For my new Biology course, I must answer one of the 4 questions it provided me with. So, I decided to answer the question regarding the process of genetic inheritance. It states, “Some genetic disorders are not hereditary. Give an example of one of these.”
Now there are quite a few genetic disorders that have nothing to do with hereditary genes, but how they are caused is very interesting to say the least. You see, one way cells reproduce (or split) is by “crossing over,” which is when your chromosomes exchange certain sections of themselves with one another by colliding. Most of the time these chromosomes will collide, receive their new piece, and leave; but there is a rare case where two will get stuck together and wind up on only one side of the splitting cell. This results in one cell having an extra chromosome, and the other lacking an extra chromosome. There are normally four chromosomes involved in every crossover, meaning at the end of this exchange there will be three in one cell, and only one in the other.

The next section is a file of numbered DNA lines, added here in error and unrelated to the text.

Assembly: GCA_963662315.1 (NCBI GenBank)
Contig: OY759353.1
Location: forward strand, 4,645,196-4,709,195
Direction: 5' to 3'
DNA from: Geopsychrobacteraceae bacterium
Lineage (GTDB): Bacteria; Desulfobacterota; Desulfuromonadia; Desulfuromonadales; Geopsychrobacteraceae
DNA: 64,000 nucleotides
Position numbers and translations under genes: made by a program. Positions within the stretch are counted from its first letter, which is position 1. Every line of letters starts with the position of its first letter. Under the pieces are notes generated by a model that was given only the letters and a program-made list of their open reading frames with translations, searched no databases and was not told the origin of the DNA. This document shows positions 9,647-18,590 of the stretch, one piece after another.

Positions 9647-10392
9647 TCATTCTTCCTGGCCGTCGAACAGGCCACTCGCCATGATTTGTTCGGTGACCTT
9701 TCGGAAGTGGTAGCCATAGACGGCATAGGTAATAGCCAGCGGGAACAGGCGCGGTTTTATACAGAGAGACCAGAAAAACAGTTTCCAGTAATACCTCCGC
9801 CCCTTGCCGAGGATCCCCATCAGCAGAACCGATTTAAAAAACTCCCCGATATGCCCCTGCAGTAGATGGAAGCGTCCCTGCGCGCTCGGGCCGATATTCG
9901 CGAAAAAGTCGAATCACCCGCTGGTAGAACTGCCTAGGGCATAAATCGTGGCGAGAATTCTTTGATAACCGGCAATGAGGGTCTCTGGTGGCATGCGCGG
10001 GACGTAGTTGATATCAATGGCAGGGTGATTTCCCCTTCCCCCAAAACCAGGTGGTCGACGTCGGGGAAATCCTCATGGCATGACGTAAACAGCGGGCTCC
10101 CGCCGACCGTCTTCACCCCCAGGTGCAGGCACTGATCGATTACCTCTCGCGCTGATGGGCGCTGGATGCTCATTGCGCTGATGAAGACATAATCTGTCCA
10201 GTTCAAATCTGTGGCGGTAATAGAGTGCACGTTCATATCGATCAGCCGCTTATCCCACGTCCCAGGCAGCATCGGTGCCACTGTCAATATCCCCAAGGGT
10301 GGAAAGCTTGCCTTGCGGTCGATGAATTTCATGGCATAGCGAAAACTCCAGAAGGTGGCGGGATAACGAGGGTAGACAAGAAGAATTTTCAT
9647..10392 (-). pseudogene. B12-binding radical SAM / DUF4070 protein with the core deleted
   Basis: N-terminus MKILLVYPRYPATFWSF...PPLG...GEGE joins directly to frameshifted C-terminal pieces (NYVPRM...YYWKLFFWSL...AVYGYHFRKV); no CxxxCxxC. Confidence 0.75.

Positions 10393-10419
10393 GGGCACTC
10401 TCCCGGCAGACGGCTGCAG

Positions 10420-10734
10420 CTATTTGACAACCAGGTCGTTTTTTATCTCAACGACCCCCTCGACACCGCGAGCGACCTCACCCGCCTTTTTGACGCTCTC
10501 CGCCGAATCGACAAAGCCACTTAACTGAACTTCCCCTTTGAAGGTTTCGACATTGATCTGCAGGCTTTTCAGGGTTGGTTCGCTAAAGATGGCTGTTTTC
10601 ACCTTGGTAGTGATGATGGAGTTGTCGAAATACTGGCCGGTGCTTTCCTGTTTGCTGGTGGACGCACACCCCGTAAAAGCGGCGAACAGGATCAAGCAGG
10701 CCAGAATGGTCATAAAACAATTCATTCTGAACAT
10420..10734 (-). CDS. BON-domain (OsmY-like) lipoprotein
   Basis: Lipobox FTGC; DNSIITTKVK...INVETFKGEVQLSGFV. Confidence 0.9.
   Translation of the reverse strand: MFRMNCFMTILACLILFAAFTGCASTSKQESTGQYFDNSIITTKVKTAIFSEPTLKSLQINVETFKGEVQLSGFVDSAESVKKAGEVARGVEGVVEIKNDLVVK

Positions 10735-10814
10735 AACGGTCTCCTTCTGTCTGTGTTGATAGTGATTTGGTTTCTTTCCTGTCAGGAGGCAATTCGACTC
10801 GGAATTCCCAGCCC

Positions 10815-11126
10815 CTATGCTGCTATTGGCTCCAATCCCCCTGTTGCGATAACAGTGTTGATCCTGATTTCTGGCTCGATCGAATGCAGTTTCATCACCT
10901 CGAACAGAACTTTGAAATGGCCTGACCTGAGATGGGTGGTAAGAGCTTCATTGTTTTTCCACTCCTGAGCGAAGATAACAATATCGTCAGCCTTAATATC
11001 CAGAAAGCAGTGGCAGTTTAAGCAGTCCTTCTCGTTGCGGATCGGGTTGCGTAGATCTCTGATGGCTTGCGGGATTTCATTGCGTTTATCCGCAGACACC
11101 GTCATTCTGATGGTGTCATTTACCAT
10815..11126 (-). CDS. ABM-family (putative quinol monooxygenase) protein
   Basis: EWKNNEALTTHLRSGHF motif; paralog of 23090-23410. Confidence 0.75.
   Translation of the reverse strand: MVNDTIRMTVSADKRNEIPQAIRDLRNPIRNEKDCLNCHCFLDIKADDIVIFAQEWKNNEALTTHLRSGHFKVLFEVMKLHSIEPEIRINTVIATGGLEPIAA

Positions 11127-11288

When there are three of the same chromosome in one cell, it causes the genetic disorder known as Down’s syndrome. There are many people who sadly have had this happen in their cells, but never the less, it is still very rare. Like I said there are quite a few other scenarios like this that can occur in your cells, but thankfully for most people, they are all very rare as well.